v It is commonly estimated that for every new home built, the occupiers will have 2 cars. The roads in and around Rainford were not designed or built to accommodate the volume of traffic the first phase of building would create and it is impossible to envisage how the traffic generated by an additional 800 dwellings would be managed. Indeed, many of the roads in the Village, (for example Mossborough Road), struggle to cope with the prevailing vehicular movement. Furthermore, there are frequent accidents, some of a serious nature, at the junction of Mill Lane and Higher Lane and the junction of Mill Lane and the Rainford by-pass (A570). Building houses at site HA15 would further aggravate this dangerous situation. Additionally, much of the extra traffic would wish to travel through Windle Island during the rush hour period. It is the understanding of the Parish Council that the works shortly to commence at this busy junction are expected to be a solution to the existing traffic problems at this location, not to alleviate the anticipated increases due to the implementation of the Local Plan.
The lack of available parking in the Village centre is also an existing issue and further development on such a large scale would only exacerbate this problem. The roads accessing sites HA14 & HA15 are in the main too narrow for the high number of HGVs that would be required during development.
No provision has been made in the plan to cope with the extra traffic generated either in or around Rainford or for improving the access roads to the Village.
v The high volume of cars travelling in, out and through Rainford is partly due to the very poor public transport services. The bus services that are available do not connect with the meagre rail services, and it is impossible to get to and from either Liverpool or Manchester by train in the evening from Rainford.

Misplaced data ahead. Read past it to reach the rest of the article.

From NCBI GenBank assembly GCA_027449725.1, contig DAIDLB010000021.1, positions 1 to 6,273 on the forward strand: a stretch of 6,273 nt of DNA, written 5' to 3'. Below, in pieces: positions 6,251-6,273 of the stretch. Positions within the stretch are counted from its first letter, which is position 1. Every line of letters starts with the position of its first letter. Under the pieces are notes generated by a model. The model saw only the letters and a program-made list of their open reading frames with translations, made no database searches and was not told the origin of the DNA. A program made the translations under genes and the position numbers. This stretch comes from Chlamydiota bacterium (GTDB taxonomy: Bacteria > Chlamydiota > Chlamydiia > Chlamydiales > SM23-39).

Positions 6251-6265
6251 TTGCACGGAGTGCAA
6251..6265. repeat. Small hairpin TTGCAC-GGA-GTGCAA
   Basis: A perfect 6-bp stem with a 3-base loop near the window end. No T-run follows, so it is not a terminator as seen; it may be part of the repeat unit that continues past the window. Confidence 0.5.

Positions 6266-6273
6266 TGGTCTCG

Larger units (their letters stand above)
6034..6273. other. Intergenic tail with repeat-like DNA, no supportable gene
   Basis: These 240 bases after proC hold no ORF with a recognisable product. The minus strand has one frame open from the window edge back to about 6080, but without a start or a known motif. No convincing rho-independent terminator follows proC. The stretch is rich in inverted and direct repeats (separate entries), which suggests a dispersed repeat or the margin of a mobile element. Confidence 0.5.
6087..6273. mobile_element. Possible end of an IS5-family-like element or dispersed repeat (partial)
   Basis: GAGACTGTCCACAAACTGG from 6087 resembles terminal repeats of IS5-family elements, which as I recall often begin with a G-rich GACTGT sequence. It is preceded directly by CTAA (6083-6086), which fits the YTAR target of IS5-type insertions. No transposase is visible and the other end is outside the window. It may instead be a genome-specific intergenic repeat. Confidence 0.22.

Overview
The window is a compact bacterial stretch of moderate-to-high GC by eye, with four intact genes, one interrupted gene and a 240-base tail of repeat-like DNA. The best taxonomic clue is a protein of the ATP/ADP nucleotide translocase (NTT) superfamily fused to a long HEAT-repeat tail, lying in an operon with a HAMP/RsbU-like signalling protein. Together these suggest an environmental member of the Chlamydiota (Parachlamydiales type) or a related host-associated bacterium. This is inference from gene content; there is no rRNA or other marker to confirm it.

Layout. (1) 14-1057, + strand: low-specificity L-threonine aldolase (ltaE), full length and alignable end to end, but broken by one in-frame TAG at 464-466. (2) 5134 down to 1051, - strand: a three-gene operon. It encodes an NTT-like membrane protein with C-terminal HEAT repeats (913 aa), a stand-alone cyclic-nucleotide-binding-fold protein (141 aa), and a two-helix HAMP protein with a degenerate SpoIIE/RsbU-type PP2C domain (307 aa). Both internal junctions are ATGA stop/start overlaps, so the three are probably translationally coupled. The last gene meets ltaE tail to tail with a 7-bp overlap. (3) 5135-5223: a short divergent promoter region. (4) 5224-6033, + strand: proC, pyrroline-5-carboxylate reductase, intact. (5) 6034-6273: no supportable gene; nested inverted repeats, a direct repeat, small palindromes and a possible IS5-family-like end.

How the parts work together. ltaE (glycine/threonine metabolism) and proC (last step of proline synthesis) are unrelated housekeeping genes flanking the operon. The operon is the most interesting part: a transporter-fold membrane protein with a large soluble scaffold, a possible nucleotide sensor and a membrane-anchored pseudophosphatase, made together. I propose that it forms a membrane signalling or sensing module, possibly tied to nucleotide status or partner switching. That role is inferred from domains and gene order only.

Other General Observations regarding the content of the Plan
Much of the land within Rainford is prone to flooding and remains such despite remedial works. This is particularly true of sites HA14, HA15, HS18, HS19, HS20 & HS21. Development on these sites would cause even greater problems in adjacent areas and it is difficult to see how the stipulation in the plan that the water flow rate must remain the same post development as it was before, is achievable.
All the Green Belt sites identified for development within Rainford in the Preferred Options consist of Grade 1 agricultural land. People need to be fed as well as housed and there is no provision in the plan for the recovery of this lost farming land in other areas of the Borough. Agriculture and its associated industries are major commercial activities and the highest source of employment within the Parish. No consideration is given to the amount of land locally (and nationally) that is required for growing food or more importantly perhaps, the effect on the local economy of building on farmer’s fields. The Parish Council would question the morality of building on land which produces 2 and sometimes 3 crops per annum.